Photo © Herby Meseritsch

Finding God on Gannon’s campus: Prayer not limited to traditional nighttime conversation with God

Dec 4 • Finding God on Gannon's Campus, Top Stories • 131

With fitness and wellness being so popular in this day and age, it’s hard to figure out what is “supposed to be done” at the gym.
There are so many ways to work out, and it can be completely overwhelming to newcomers of the fitness world.
Because of this, I have started hearing the advice more and more recently to just pick what you will stick with.
The idea is to not go and lift weights all the time if you hate it.
The thought process behind this is that even if a certain exercise may be better for you than another one, it’s best to choose the one you enjoy more because you are more likely to stick with it.
Any exercise is better than doing none at all.
I say this all not to talk about fitness this week, but rather to compare it to something sort of unexpected: prayer.
Growing up, I used to think there was something wrong with me because I didn’t pray every night before bed like is constantly depicted of any good Catholic.
The problem was, I didn’t know how to talk to God and felt that talking to him in such a formal way every night got very repetitive.
I would thank him for all my blessings and ask him to watch over those I love, but neither of those things changed very often.
To be completely honest, I would also get incredibly tired and fall asleep sometimes.
As I’ve grown up in the church and experienced many forms of worship, I’ve realized that there isn’t anything wrong with me.
I’m not a bad person for not praying beside my bed every night, and I really don’t think I’m going to hell for my lack of nighttime prayer either.
It simply isn’t the type of prayer that is best for me and for who I am. It’s not the type of prayer I’ll stick with.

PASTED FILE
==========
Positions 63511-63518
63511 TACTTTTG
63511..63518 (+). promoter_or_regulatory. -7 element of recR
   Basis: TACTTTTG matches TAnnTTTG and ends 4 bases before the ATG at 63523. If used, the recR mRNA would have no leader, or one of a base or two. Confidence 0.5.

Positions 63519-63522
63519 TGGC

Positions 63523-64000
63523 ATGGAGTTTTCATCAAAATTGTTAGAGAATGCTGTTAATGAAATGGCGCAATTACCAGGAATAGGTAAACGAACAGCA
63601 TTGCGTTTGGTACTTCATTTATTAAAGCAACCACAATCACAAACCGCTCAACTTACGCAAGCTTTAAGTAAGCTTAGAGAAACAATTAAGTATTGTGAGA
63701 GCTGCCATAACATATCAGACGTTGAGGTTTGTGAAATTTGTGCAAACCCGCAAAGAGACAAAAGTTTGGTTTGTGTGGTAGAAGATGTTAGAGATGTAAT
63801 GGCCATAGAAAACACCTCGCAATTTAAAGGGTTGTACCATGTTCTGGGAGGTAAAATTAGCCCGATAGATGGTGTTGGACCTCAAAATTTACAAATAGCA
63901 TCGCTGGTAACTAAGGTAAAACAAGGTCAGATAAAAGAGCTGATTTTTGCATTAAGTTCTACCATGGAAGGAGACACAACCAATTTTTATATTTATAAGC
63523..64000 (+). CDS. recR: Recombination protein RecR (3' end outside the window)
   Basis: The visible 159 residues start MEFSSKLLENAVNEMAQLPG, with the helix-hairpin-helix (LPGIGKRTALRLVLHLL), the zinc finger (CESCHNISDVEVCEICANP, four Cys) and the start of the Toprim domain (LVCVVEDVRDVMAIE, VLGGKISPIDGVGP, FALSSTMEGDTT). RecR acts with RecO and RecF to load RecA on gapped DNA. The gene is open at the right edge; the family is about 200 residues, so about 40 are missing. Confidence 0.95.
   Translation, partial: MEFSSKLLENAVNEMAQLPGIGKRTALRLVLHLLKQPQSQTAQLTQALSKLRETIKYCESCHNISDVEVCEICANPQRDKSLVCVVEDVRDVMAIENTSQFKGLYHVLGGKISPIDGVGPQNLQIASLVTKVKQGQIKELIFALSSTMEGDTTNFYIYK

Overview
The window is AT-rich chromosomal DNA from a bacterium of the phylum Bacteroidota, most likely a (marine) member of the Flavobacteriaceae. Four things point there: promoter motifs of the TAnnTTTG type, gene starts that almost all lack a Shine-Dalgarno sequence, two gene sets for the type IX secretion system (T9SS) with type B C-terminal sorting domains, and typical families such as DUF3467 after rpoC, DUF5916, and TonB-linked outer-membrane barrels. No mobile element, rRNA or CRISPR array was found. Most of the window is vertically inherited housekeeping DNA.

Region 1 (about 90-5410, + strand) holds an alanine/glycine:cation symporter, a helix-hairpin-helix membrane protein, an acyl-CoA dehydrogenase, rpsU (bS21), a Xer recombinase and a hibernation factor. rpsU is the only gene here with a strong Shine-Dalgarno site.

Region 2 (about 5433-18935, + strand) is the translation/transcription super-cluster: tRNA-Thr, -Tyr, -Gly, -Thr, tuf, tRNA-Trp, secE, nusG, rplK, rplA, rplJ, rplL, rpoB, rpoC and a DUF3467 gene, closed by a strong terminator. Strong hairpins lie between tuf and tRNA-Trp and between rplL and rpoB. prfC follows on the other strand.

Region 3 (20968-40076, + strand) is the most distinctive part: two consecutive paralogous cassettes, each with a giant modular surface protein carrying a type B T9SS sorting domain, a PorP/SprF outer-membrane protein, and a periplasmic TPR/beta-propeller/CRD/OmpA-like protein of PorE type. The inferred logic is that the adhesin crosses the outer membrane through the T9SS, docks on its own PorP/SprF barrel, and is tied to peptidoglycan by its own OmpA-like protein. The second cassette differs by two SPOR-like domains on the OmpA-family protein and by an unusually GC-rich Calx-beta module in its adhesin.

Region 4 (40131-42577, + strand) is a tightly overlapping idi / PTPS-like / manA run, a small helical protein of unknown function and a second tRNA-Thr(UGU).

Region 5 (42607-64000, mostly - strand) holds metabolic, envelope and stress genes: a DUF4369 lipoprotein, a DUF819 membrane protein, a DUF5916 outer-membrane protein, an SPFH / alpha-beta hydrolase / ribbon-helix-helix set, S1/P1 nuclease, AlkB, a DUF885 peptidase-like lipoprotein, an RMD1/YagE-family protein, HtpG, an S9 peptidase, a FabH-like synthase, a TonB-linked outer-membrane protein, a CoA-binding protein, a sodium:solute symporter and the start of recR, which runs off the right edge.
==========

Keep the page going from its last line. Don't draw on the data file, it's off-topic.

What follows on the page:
The type of prayer that I love and have sustained throughout almost all of my life is singing. Music has always touched me deeply and it’s my favorite way to pray.
In the words of St. Augustine, “To sing is to pray twice.”
When you look at it like that, I definitely sing enough to make up four times over for all of the night prayer I’ve missed or fallen asleep during.
All jokes aside, my point here is that it’s perfectly natural that one type of prayer isn’t what speaks to me and makes me feel closest to God.
Everyone is unique and prayer preference is not an exception.
There are so many ways out there to pray like reciting traditional prayers, praying the rosary and trying more of a conversation-like prayer. I’ve even prayed with play dough before!
What matters most is the prayer, not how it happens.
Prayer is just one component to spiritual wellness and spending any time at all working on it, just like exercise, is better than spending no time on it at all.
Experiment and see what works best. No two people are the same, and God knows that.
He created us, after all, and I’d imagine his job would be a lot more boring if we all did the same thing all the time.

ADRIANA LASKY
molnar003@gannon.edu

Comments

comments

Related Posts

0 comments

«